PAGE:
Joanna Scott is the author ofnine books, including The Manikin, which was a finalist for the Pulitzer Prize; Various Antidotes and Arrogance, which were both finalists for the PEN/Faulkner Award; and the critically acclaimed Make Believe, Tourmaline, and Liberation. A recipient of a MacArthur Fellowship, a Guggenheim Fellowship,and a Lannan Award, she lives with her family in upstate New York.

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Follow Me 3.8 out of 5 based on 0 ratings. 4 reviews.
grumpydan More than 1 year ago
FOLLOW ME is a story about sixteen-year-old Sally who in 1946 takes a motorcycle ride with her cousin, gets pregnant and leaves the baby and escapes her family and the life she'd known. She runs away and for the next 40 years or so reinvents herself and moves further up the Tuskee River every time tragedy strikes. Her tragic life story is assembled piece by piece by her name-sake granddaughter, but she then learns a different story from the man claiming to be her dad and the child that Sally left behind. Joanna Scott has written an amazing story about choices, redemption, hope and love. She writes with such passion and with descriptive narratives that makes this novel a wonderful tale.
robin_titan More than 1 year ago
Rating: 4.7/5 Age R: 15+ Release Date: April 22, 2009 Thoughts: The writing in this is....out of this world. Seriously. It's just so freakin' beautiful! Follow Me is one of the most beautiful books I have EVER read! The story is just too, too wonderful and unforgettable, it's one I am definitely going to revisit. The story starts off with a girl who (we later learn is Sally's granddaughter) is talking about how her father tried to kill himself, failed, then just packed up and left. Sally, the narrator's grandmother, blames herself for this. Why you say? Well, Sally (granddaughter) tells us why. And so begins the story of Sally Werner, a sixteen year old girl who gets knocked up by her cousin. She decides to run away, leaving her baby behind on the kitchen table, only to later become Sally Angel, then Sally Mole, then Sally Bliss. Each time she runs away she changes her last name. And each time we read about a story that seriously pulls at your heartstrings. One in particular almost had me in tears. If my tear ducts worked properly I would have totally cried my eyes out. :( Joanna Scott takes us through the amazing journey of a girl who's life ends up bringing her down, and down, and down. I completely admire this girl for having the strength to start over again more than once. In a way it was kind of cowardly, but then again, imagine if you went through that? What would you do? Not that you'd do the exact same thing but she was young and it is hard to think straight sometimes. Either way, I loved this book so much you have no idea. I'll admit at some points it was a bit slow, but that didn't last more then a minute. I absolutely loved the way it was written. Some of it was written in the POV of Sally's granddaughter, most in the POV of Sally herself, and some in the POV of Sally's (granddaughter, kinda confusing huh? hehe) father. Gosh darn I'm still thinking about this one particular part that made me soo dang sad you've no idea. :( I'm not gonna give any spoilers but I will say this, it has to do with one of Sally's loves. :(
Twink More than 1 year ago
Covers are very often the first thing that catches my eye. The cover of Follow Me by Joanna Scott is incredibly vivid and lush, promising a rich read. And it didn't disappoint! Thanks to Miriam from the Hachette Book Group for this latest Early Bird Tour selection. Another great pick! The opening chapter is tantalizing. An unnamed granddaughter promises to never repeat the story her dying grandmother, Sally Werner, tells her. Her grandmother "confided in me because she wanted me to understand, as she put it, how one thing led to another." This book and the story contained within is the breaking of that promise and a granddaughter's search for answers. Sally Werner's story begins in 1947 when she is 16 and makes to decision to leave her newborn child on her parent's kitchen table and run away. She finds herself at the beginning of the Tuskee River, burbling up out of the hillside. Sitting by the river, trying to decide what to do next, she thinks she catches a glimpse of a funny little creature with yellow spots watching her. There is a legend - of the Tuskawali - believed to be "sacred incarnations of fate, begot in the underworld for the sole purpose of multiplying possibility in the world. Their goodwill could be cultivated simply by leaving them alone." Sally decides to follow the path of the river and see what comes next. Along the Tuskee, Sally finds kindness, happiness, sadness and cruelty. But she is optimistic, making the best of what befalls her. But it always seems that just when things are settled, fate steps in and changes the flow of her life. The telling of Sally's story is alternated with her granddaughter's view on Sally's life and legacy. "I was more than a mistake to my grandmother , I was the consequence of a long series of bad decisions traceable back years before my mother and father fell in love, back to the time before mother had been born, when my grandmother was a young woman fumbling along, following the river north." At this point in the story I had a good idea where it was going. But this didn't detract me from rapidly turning pages. Sally's life and choices are fascinating. She is a strongly written character, evoking many emotions in the reader. My opinion of her changed many times. I found myself feeling sorry for her, angry with her, proud of her and changing my viewpoint many times. She is resilient, going against the social mores of the 40's and 50's. Throughout it all, the Tuskee River is a constant. The Tuskawali make appearances, but you have to read carefully to catch the references. Towards the end, as Sally's granddaughter begins to find anwers, the same story is told by two characters. I found this part a little slow going - I was in a hurry to see the outcome. And although I would have liked to have the final scene all spelled out, I'm happy that Scott left it to us to use our imagination. I really enjoyed this book. Sally Werner's life, her jouney, her indomitable spirit and the undercurrent of the Tuskawali made this a bewitching read.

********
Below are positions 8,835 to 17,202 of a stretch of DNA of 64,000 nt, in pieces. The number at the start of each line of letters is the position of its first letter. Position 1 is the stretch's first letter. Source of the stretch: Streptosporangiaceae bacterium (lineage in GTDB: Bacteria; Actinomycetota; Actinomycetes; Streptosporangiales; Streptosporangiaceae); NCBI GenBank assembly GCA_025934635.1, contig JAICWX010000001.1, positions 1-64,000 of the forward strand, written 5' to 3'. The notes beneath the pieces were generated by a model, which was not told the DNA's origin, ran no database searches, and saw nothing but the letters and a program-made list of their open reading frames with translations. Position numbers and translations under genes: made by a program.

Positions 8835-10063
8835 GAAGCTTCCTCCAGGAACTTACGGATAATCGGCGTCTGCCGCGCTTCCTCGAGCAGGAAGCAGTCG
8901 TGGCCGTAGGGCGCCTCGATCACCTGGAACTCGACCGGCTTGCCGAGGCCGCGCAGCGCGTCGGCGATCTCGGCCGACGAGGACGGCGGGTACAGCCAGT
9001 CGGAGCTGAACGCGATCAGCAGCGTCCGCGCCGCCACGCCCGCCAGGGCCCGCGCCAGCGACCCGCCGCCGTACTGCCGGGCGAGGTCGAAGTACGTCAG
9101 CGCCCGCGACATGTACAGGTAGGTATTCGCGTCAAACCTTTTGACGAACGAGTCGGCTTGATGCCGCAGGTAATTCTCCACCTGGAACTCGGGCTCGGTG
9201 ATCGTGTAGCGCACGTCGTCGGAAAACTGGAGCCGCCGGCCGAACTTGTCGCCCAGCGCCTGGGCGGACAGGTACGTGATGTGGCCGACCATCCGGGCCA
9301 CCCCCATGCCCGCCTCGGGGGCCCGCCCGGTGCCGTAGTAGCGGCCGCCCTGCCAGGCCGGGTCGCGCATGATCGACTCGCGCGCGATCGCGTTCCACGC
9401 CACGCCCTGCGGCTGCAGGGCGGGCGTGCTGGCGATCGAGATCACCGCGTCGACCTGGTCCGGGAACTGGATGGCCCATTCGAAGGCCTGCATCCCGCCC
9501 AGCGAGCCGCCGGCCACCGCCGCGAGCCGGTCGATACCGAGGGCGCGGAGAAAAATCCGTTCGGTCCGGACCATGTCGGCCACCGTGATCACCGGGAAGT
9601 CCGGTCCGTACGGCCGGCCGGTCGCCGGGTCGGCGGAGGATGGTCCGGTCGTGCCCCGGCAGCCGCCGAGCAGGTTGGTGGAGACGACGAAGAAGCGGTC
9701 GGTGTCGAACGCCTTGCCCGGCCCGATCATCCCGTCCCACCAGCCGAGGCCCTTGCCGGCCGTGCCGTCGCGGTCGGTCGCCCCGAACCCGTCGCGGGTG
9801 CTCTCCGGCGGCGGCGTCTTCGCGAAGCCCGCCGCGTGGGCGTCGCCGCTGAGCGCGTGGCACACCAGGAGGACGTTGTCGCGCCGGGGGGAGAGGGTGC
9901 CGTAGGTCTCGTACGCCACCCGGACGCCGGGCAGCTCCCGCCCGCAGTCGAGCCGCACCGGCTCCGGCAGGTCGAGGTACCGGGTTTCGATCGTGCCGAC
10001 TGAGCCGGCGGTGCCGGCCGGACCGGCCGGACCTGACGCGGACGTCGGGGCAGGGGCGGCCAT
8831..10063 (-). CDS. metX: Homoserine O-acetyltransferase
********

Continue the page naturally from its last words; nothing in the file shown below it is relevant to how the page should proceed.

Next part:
Anonymous More than 1 year ago